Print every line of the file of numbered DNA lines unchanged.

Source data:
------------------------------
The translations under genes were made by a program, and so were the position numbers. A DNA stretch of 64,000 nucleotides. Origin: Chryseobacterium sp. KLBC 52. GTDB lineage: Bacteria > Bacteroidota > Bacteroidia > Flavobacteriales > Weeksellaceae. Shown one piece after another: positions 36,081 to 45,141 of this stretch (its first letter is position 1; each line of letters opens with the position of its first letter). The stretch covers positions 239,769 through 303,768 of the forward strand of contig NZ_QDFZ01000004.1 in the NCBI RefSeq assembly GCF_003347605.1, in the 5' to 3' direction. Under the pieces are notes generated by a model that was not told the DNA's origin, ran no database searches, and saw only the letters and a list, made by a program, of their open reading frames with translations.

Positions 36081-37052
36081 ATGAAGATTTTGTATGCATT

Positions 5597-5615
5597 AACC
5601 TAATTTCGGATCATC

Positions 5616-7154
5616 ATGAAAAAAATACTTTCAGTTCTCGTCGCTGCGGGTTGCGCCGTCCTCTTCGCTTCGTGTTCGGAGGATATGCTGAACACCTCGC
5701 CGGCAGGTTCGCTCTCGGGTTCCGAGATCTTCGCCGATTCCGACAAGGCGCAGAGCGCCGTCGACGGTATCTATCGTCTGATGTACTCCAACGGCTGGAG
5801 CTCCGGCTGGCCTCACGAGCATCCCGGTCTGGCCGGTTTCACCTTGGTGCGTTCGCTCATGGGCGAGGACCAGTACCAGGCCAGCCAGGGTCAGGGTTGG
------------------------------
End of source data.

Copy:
The translations under genes were made by a program, and so were the position numbers. A DNA stretch of 64,000 nucleotides. Origin: Chryseobacterium sp. KLBC 52. GTDB lineage: Bacteria > Bacteroidota > Bacteroidia > Flavobacteriales > Weeksellaceae. Shown one piece after another: positions 36,081 to 45,141 of this stretch (its first letter is position 1; each line of letters opens with the position of its first letter). The stretch covers positions 239,769 through 303,768 of the forward strand of contig NZ_QDFZ01000004.1 in the NCBI RefSeq assembly GCF_003347605.1, in the 5' to 3' direction. Under the pieces are notes generated by a model that was not told the DNA's origin, ran no database searches, and saw only the letters and a list, made by a program, of their open reading frames with translations.

Positions 36081-37052
36081 ATGAAGATTTTGTATGCATT

Positions 5597-5615
5597 AACC
5601 TAATTTCGGATCATC

Positions 5616-7154
5616 ATGAAAAAAATACTTTCAGTTCTCGTCGCTGCGGGTTGCGCCGTCCTCTTCGCTTCGTGTTCGGAGGATATGCTGAACACCTCGC
5701 CGGCAGGTTCGCTCTCGGGTTCCGAGATCTTCGCCGATTCCGACAAGGCGCAGAGCGCCGTCGACGGTATCTATCGTCTGATGTACTCCAACGGCTGGAG
5801 CTCCGGCTGGCCTCACGAGCATCCCGGTCTGGCCGGTTTCACCTTGGTGCGTTCGCTCATGGGCGAGGACCAGTACCAGGCCAGCCAGGGTCAGGGTTGG